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Newspaper and Travel Guide
for Pecos Country of West Texas

Tuesday, June 10, 2008

Stephens gives confession, offers no motive for deaths

Local law enforcement officials have a confession, but not a motive, in the May 6 stabbing death of a Pecos couple at the bar they owned on the west side of town. Meanwhile, the decision on whether or not to see the death penalty on Randall Lee Stephens is waiting the formal filing of capital murder charges by police with the 143rd District Attorney’s office.

Police Chief Clay McKinney said Stephens gave both written and video confessions to stabbing Rick and A.J. Cherry to death the night of May 6 at D.J.’s Round-Up on West Third Street. The confession came hours after Stephens was arrested by police in Loxley, Ala., on a warrant for failure to register in Pecos as a convicted sex offender.

“After the interview with Mr. Stephens, he did give us a written and taped confession concerning the murder,” McKinney said during a joint press conference on Friday with 143rd District Attorney Randy Reynolds and Billy Johnson, head of the U.S. Marshal’s Office for the Pecos Division of U.S. District Court.

On Monday, McKinney said police and Reynolds are still working on the capital murder charge to be filed against Stephens, who grew up in Pecos but has spent most of the past 30 years in prison.

“We’ve got a team meeting tomorrow, and we’ve got a lot of things to discuss concerning the investigation,” he said. “Randy Reynolds is working with Capt. (Kelly) Davis on the language of the affidavit, and we should have it completed this week.”

On Friday, McKinney said that while Stephens confessed during his interview with the chief, Davis and 143rd D.A.’s investigator Gerry Villalobos at the Baldwin County Correctional Center in Bay Minette, Ala., last Wednesday morning, he did not provide officials with a motive for the murders.

“We have some suspicions, and we’ve collected some evidence that may show that at a later date, but right now it would be nothing more than an assumption on my part,” McKinney said.

He added that evidence indicated that Stephens did rob the bar’s cash register and took money from a wallet before stealing Rick Cherry’s Ford pickup sometime between 10 p.m. and midnight on May 6. The pickup was found the morning of May 11 having run out of gas on Interstate 25 between Truth or Consequences and Socorro, N.M.

Stephens is currently being held in Bay Minette on federal charges of violation of the 2006 Adam Walsh Child Protection and Safety Act, which increased punishment against convicted sex offenders who fail to register with local authorities.

Stephens was convicted in 1990 and sentenced to 17 years in prison in connection with a burglary of a habitation in Pecos in which he sexually assaulted a 25-year-old woman.

Police on May 8 filed charges on Stephens for failure to register with local authorities, after he was released from a halfway house in El Paso and returned to Pecos in September of 2007. That allowed police in Loxley to arrest Stephens on the warrant last Tuesday, but officials were planning to drop that charge after a U.S. District Court grand jury in Pecos indicted Stephens on Thursday on the federal sex offender registry violation.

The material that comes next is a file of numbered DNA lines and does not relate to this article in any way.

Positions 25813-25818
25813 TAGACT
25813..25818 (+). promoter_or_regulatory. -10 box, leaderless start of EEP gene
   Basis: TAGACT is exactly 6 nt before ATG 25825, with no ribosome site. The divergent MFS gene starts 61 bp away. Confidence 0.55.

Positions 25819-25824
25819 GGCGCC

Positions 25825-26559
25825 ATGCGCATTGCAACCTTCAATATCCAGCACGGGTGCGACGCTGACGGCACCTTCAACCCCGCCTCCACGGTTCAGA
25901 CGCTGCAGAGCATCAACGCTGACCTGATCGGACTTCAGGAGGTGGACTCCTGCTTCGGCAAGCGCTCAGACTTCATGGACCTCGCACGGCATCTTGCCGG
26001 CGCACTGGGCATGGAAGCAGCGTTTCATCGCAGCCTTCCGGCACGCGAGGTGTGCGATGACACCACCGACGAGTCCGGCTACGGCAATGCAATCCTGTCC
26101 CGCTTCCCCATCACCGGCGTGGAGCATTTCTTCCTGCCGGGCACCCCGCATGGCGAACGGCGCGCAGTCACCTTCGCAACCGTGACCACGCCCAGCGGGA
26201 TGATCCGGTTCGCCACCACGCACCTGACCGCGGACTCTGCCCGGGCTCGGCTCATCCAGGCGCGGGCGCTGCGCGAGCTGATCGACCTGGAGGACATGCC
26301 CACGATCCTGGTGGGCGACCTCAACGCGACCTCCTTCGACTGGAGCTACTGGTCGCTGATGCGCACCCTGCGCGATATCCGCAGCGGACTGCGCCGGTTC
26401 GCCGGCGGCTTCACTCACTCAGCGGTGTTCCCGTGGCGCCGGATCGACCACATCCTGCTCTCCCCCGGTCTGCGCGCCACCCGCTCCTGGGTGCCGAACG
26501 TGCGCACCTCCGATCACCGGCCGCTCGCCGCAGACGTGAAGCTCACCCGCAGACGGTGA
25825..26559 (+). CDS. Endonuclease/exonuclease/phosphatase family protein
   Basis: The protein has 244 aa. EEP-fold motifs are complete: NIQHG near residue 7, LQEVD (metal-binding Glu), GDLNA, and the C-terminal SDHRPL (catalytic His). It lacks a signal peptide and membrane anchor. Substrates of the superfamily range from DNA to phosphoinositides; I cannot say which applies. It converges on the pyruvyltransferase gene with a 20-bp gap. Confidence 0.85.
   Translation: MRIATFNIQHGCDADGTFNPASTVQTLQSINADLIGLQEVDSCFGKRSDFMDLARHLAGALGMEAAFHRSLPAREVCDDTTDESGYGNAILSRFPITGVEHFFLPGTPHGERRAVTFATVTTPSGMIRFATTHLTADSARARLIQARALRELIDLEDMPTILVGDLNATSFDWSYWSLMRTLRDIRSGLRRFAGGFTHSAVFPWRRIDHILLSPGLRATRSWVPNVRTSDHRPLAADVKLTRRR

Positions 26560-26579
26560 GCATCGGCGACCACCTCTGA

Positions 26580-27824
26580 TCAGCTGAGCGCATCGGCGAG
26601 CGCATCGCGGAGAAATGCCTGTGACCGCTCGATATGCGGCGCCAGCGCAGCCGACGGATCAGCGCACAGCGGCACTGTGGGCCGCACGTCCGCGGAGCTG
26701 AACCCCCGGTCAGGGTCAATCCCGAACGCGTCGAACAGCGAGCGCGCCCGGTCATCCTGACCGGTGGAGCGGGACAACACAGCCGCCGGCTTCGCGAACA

“We actually adopted the fugitive case on Mr. Stephens,” said Johnson, who added that the Marshal’s service was assisting police from the time of the original warrant.

“During our investigation, right before he was caught, we determined that Stephens was also in violation of the federal sex offender statute,” Johnson said. “So sometime today he will be in U.S. Marshal custody in Alabama and we’ll start the extradition process to get him back on the federal charges, which will also give these guys (police) a chance to finish up with their case.”

Johnson said he expected Stephens to be returned to the area in two weeks, but didn’t know if he would be kept at the Pecos Criminal Justice Center or at another area facility used by the Marshal’s Service, pending a hearing in U.S. District Court. “This statute carries an enhanced penalty. He committed a crime of violence while in violation of the statute, and it carries quite an enhanced penalty,” he said. The federal charges against Stephens could bring a sentence of up to 50 years.

The capital murder charges could carry the death penalty or a life in prison sentence, but wasn’t filed earlier because officials said the evidence wasn’t strong enough in the days after the murders, even though Stephens was named as a “person of interest” by police.

“During the preliminary investigation, our witnesses and the evidence we had before us at that point kept pointing towards Mr. Stephens,” McKinney said. “We felt like we did not have enough probable cause at that time to charge him with the crime, and really not even enough sufficient probable cause to classify him as a suspect.

“At that point he was really a person of interest to us, and we needed to talk to him and really just further investigate the crime,” he added.

“Basically, there’s still a lot of investigation to go,” Reynolds said. “In my opinion, while my office doesn’t have a case, and may not have one for some time, until the investigation is basically completed … at some point there will be the process if the case warrants it will go before the grand jury.